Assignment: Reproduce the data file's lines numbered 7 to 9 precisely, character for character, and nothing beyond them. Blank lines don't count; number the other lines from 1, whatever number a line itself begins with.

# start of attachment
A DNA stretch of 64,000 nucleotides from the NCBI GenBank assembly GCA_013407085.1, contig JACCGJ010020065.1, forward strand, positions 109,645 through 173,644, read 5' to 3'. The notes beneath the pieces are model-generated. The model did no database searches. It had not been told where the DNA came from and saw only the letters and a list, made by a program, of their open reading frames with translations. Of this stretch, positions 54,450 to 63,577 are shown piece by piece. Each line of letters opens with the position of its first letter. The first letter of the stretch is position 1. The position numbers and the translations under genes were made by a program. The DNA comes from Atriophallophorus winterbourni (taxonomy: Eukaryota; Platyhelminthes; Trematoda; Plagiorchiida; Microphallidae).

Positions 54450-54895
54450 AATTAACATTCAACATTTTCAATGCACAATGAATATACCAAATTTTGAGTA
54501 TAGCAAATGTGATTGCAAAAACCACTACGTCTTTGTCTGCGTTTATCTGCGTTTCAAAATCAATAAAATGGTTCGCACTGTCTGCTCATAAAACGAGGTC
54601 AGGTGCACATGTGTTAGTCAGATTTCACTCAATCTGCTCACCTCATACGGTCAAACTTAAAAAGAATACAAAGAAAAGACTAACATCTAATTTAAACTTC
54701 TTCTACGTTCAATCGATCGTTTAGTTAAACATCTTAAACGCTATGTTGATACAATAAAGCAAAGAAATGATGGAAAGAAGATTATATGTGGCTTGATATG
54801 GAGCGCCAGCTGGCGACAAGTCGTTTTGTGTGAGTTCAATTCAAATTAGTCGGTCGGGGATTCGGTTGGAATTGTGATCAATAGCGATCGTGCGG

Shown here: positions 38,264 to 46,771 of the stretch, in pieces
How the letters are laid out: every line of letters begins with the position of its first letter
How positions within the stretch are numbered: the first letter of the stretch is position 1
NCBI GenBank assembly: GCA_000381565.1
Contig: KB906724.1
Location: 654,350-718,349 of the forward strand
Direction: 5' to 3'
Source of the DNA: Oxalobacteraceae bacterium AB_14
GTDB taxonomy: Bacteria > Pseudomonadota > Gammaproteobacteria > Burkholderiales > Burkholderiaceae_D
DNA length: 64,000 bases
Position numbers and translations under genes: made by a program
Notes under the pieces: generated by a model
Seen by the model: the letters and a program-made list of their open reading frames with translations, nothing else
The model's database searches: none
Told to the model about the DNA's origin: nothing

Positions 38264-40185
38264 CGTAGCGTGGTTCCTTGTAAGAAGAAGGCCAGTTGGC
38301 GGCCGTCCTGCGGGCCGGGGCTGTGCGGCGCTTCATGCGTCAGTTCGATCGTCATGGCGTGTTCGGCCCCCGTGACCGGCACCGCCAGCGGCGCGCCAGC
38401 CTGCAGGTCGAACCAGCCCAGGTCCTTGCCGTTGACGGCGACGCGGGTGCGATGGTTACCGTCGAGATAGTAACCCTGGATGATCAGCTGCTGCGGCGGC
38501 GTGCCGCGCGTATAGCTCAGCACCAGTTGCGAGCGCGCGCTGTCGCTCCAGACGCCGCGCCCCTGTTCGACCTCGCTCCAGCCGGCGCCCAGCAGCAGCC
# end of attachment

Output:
54801 GAGCGCCAGCTGGCGACAAGTCGTTTTGTGTGAGTTCAATTCAAATTAGTCGGTCGGGGATTCGGTTGGAATTGTGATCAATAGCGATCGTGCGG

Shown here: positions 38,264 to 46,771 of the stretch, in pieces
How the letters are laid out: every line of letters begins with the position of its first letter